“It’s huge, exclaims Thierry Giasson at the end of the line. It’s more than the people who vote for the Parti Québécois, it’s more than the people who vote for Québec solidaire. ”
When work resumes in the National Assembly, it will be necessary to “take note” of the situation and talk to these people, insists the professor specializing in political communication. A large demonstration of conspirators is also scheduled for 4 p.m. in front of the Quebec parliament.
“There seems to be (…) a concern for the notions of transparency,” he said. People say that a lot of information (…) does not circulate.
“I think that if we show (…) openness and listening, we can perhaps think of establishing a dialogue.”
Researchers at the University of Sherbrooke revealed Monday that about 18% of Canadians subscribed to conspiratorial ideas at the start of the summer.
A survey by the National Institute of Public Health of Quebec conducted among 1,000 Quebecers further suggests that 23% of respondents believe that the virus causing COVID-19 was created in the laboratory.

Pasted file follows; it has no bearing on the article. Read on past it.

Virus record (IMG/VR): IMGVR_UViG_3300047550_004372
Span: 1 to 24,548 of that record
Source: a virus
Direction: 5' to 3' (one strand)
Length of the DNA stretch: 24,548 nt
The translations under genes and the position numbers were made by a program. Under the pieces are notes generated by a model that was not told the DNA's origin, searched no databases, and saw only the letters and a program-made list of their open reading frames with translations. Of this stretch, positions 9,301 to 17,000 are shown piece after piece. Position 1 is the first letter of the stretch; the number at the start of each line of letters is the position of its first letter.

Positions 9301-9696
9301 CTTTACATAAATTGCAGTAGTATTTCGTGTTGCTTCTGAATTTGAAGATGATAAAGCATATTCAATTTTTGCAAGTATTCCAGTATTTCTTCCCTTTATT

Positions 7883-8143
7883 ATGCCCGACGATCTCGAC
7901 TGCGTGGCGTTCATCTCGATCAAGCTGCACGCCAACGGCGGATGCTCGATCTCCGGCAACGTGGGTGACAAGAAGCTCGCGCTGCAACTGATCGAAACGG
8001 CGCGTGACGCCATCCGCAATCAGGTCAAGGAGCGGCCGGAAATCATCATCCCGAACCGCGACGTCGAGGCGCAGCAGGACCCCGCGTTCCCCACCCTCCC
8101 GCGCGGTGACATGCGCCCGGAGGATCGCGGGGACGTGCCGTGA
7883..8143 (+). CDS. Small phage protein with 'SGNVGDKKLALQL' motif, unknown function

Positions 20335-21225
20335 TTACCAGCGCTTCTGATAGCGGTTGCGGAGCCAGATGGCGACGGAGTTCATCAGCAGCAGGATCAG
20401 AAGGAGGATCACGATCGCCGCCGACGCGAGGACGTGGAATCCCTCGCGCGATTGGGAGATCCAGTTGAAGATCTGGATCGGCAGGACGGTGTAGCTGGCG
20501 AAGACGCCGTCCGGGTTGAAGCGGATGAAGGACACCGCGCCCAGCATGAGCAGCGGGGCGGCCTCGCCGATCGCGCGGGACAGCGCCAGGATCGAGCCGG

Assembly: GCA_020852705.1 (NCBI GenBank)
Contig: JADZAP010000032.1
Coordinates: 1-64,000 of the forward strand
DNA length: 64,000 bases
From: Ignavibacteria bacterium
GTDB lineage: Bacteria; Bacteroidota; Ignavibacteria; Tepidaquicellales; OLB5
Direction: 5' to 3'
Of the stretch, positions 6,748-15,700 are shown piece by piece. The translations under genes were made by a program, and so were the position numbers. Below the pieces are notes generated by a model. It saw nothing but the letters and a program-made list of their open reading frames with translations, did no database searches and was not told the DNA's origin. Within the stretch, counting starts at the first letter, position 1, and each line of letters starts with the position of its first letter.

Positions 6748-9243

It should also be remembered that 10,000 people demonstrated in Montreal on Saturday against the mandatory wearing of masks and the imposition of new fines of up to $ 6,000.
Thierry Giasson believes that the government will have to do educational work and “deconstruct” each of the messages conveyed by the conspirators, while refraining from treating them as “illuminated”.
“If we want people to adhere to health instructions, we will have to clearly explain to them why,” said Mr. Giasson during an interview where it was about the return to parliament.
“Are there 20% of illuminated in Quebec? I hope not, otherwise we’re off to a bad start. “
According to him, the Legault government “understood” that there was a “message delivery issue”. It is now the Minister of Health, Christian Dubé, who is the ball carrier.
“He’s very sympathetic, Dr (Horacio) Arruda, but sometimes there are clarity issues,” says Giasson. He is there, he does not disappear, but he talks less. “
The opposition parties, for their part, will have to find the right tone in the House, faced with a government of the Coalition futur Quebec still popular in the opinion polls.
“They will not want to turn public opinion on their backs”, sums up the professor, who emphasizes that the oppositions should not be too conciliatory either, under penalty of displeasing their members.
“They are between the tree and the bark,” he dropped.
The start of the parliamentary term on Tuesday will be very different from the others: already, COVID-19 has sidelined the head of the official opposition, Dominique Anglade.
She announced on social networks on Monday that she had to go into quarantine because her eight-year-old daughter is experiencing symptoms similar to those of COVID-19 and will be tested.
The fact that a leader of the official opposition is absent for a fall return is unprecedented.